One quick and simple way to begin this process, according to the LGBTIQ community that participated in the discussion, was to release a handbook of sexual orientations and gender identities in laypeople’s terms. This handbook could also include details on the law and regulations in the areas of education, hospitals and employment for LGBTIQ persons and be circulated to all government offices, police stations, schools, hospitals, pharmacies and residential homes. To begin with, such a handbook addressing officials and elected representatives in local bodies would have an immense impact. Having access to a government-produced document adds authenticity to the LGBTIQ community, apart from creating increased awareness and normalising them in mainstream society. If such facilities were already in place, I would have greatly benefited from this during my experiences at government offices where the officials were completely unaware of the existence of transmen.
The LGBTIQ movements of the past two decades have addressed their demands to the state or central governments. Although this has resulted in creating awareness and initiating some programmes and policies, we are yet to see real change. This will perhaps happen when the local bodies decide to take up the challenge of including the LGBTIQ community; with this, for sure, welfare will cease to be the prerogative of heterosexual people.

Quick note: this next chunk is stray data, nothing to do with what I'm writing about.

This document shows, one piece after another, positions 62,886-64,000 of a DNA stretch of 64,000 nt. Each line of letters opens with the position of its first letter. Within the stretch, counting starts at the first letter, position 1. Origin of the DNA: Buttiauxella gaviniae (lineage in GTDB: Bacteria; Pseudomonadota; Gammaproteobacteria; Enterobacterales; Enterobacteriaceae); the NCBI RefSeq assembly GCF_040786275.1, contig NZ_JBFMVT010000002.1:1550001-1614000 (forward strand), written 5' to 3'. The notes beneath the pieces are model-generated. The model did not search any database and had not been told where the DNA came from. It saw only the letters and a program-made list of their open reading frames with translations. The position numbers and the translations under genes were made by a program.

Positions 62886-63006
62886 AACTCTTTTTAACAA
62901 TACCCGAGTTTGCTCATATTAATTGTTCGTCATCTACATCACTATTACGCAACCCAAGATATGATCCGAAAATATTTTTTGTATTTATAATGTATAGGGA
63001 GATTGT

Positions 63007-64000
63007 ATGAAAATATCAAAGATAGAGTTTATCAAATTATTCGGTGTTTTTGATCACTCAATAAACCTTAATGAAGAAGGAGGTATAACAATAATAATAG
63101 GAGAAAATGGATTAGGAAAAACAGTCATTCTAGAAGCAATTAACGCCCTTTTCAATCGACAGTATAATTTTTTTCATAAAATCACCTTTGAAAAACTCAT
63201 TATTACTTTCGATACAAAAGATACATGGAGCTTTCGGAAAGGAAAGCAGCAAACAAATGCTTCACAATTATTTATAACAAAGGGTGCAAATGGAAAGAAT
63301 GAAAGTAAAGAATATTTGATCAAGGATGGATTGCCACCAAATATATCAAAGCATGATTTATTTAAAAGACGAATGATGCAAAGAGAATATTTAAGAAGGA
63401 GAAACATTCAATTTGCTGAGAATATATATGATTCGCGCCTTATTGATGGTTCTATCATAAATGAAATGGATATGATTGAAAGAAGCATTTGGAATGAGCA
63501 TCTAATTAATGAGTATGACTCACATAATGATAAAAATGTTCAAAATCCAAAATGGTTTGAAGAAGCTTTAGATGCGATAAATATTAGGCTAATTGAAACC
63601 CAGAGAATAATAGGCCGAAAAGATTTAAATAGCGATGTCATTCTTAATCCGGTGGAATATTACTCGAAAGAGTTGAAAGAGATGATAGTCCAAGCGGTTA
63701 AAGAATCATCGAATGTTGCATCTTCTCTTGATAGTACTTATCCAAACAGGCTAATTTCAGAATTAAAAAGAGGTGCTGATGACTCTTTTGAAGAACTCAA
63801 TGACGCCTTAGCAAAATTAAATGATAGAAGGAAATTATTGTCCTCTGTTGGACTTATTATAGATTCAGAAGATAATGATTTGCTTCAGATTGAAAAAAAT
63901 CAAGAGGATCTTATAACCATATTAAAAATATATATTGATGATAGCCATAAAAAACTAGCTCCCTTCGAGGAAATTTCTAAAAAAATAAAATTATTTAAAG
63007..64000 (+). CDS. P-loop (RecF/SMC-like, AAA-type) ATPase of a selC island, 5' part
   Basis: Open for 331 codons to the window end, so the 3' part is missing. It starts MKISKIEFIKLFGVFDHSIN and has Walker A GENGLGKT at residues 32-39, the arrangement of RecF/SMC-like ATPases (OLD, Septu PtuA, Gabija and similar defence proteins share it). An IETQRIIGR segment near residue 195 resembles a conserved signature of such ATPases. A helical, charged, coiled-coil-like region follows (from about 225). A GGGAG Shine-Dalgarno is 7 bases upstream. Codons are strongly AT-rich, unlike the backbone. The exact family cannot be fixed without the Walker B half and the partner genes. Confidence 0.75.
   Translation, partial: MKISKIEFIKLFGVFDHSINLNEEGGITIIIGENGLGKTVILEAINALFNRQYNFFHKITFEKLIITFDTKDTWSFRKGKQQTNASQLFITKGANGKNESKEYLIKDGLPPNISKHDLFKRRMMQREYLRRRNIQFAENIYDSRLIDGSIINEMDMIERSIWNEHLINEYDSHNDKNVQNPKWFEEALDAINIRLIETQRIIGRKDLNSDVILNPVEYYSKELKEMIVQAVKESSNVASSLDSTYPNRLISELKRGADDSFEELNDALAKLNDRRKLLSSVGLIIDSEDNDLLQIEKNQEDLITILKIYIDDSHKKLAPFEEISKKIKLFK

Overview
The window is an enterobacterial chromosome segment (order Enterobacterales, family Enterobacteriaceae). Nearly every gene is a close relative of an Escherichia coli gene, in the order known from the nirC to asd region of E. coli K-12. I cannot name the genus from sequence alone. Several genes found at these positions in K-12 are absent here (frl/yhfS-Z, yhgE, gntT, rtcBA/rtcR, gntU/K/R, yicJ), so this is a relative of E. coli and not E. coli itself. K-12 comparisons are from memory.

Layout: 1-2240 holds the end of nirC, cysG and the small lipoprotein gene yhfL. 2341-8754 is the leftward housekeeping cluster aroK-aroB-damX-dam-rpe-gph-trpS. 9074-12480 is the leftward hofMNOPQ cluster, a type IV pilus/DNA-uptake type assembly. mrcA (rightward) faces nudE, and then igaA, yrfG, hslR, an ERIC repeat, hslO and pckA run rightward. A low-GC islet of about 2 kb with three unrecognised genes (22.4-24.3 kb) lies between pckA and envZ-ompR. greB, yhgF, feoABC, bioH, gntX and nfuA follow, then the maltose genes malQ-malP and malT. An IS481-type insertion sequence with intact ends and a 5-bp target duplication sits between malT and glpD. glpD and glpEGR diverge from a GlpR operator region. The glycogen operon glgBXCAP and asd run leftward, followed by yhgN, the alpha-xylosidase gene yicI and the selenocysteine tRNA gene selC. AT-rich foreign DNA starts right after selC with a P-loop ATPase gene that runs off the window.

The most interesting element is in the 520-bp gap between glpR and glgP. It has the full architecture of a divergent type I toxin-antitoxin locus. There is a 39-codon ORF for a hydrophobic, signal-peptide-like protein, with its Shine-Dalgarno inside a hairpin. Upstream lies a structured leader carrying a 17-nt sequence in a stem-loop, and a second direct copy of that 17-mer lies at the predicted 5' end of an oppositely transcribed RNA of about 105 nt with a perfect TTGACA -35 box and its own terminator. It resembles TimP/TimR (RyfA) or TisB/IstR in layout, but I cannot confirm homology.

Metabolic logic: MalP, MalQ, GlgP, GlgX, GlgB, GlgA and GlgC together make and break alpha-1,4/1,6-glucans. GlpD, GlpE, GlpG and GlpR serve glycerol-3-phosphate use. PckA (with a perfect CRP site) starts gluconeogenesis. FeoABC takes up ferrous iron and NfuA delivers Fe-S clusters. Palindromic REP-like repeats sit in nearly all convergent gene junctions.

At the end of the roundtable discussion, it was heartening to see officials and elected members from local bodies discard transphobia and homophobia, and declare their determination to support the inclusion of LGBTIQ people in local democracy. Such consistent efforts will, no doubt, set in motion further studies and research about the lives of LGBTIQ persons. As of now, there are no relevant statistics or bodies of research that document the lives of LGBTIQ individuals in Kerala. The realisation of such work at the panchayat level will surely move the focus upward, to the district and state levels, and perhaps this will emerge as an ideal model among others that Kerala sets forward to other states and the nation. Yet another Kerala Model, this time a more inclusive one, is what we hope for.
Vihaan Peethambar is a media professional with experience in India and the UAE. He is a board member of Queerala, an LGBTIQA+ support group based in Kerala, and identifies as a queer feminist.